| 29 November 2022, Tuesday |

Scores detained after police clash with people opposed to mobilisation in Russia’s Dagestan

At least 100 people were arrested during a demonstration against the mobilization in the southern Russian territory of Dagestan, highlighting the outrage over President Vladimir Putin’s plan to deploy hundreds of thousands more Russians to fight in Ukraine.

Putin’s announcement of Russia’s first military mobilization since World War II on Wednesday sparked protests in dozens of towns throughout the country. Public rage appears to be especially high in poor ethnic minority regions such as Dagestan, a Muslim-majority territory in the rugged north Caucasus located on the Caspian Sea’s coastlines.

The independent OVD-Info protest monitoring group said at least 100 people were detained in the regional capital Makhachkala.

Dozens of videos posted on social media showed confrontations with police as protesters shouted “no to war!”

One video showed a group of women chasing away a police officer, while several clips showed violent clashes, including police sitting on protesters, as officers attempted to make detentions.

The clip, which was extensively posted on Russian social media and by independent media sites, could not be verified by Reuters. Reuters was unable to contact Dagestan police.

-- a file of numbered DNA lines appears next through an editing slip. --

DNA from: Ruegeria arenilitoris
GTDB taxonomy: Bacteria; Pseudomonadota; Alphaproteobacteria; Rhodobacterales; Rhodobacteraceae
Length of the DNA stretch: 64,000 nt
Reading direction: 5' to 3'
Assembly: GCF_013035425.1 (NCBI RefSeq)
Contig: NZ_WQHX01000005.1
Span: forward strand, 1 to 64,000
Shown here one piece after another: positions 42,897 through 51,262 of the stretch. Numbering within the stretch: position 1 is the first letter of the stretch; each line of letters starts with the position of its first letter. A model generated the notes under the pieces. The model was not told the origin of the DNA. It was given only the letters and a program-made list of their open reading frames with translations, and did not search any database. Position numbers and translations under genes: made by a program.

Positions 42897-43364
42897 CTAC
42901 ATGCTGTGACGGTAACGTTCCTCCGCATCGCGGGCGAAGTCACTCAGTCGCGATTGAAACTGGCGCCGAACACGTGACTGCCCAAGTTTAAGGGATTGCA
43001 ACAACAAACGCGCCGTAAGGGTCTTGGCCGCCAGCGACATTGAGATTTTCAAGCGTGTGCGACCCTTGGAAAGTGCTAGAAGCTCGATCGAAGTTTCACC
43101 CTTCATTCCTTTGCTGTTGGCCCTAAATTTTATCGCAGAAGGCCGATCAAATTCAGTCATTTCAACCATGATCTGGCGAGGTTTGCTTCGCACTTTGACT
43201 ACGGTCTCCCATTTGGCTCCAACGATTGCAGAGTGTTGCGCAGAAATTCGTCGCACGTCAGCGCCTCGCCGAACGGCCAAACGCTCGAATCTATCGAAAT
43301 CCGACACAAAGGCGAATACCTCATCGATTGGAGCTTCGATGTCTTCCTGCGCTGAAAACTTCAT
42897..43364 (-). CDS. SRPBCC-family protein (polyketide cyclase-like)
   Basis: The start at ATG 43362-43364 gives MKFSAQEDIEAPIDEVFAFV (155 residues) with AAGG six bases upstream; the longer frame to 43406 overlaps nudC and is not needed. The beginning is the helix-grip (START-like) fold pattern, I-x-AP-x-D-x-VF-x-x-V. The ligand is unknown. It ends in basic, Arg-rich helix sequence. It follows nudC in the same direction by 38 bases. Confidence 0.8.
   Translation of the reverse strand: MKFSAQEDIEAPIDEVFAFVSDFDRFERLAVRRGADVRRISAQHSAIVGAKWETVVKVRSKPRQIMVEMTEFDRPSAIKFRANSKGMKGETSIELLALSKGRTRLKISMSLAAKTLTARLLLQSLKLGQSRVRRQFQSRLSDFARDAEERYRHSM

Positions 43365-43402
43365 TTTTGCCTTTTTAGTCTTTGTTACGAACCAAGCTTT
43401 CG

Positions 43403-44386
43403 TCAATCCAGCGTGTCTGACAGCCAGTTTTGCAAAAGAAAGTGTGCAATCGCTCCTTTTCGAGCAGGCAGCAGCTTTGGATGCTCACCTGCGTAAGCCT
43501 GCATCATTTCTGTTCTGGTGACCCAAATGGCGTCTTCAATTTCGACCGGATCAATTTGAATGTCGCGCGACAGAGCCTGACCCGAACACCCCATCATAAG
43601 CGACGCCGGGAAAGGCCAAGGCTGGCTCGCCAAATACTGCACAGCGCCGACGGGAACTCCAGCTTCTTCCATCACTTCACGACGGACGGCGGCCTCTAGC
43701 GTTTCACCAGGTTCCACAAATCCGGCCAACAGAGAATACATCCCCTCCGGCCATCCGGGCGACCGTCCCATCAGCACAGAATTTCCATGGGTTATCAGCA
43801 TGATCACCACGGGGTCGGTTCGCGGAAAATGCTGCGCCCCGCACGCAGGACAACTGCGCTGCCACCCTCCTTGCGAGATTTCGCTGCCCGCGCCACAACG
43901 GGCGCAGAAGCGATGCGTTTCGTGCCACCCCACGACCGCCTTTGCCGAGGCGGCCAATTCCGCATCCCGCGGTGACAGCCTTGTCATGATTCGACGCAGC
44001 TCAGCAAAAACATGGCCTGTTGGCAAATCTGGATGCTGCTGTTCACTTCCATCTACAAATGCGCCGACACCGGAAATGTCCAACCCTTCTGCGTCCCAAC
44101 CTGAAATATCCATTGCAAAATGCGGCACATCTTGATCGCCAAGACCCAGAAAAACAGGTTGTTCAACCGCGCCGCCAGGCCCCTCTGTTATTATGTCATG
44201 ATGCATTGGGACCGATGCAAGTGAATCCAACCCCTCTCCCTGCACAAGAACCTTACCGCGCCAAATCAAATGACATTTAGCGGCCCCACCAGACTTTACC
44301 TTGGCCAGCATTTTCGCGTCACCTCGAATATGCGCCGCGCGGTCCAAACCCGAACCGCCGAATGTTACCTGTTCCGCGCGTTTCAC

The footage of “extremely brutal detentions” emanating from Makhachkala worried the OVD-Info rights watchdog.

Earlier on Sunday, police fired rounds into the air as dozens of protestors in a Dagestan town stopped a major road in protest of officials purportedly summoning up more than 100 males from the area’s 8,000-person population for military duty, according to recordings captured at the site.

Dagestan has already paid a heavy human toll during the seven-month war. According to a tally by the BBC’s Russian service, at least 301 soldiers from Dagestan have died – the most of any Russian region and more than 10 times the number of deaths from Moscow, which has a population five times larger.

The defense ministry, which said on Wednesday that almost 6,000 Russian soldiers have been killed since Feb. 24, has not issued regional breakdowns of the casualty figures.

  • Reuters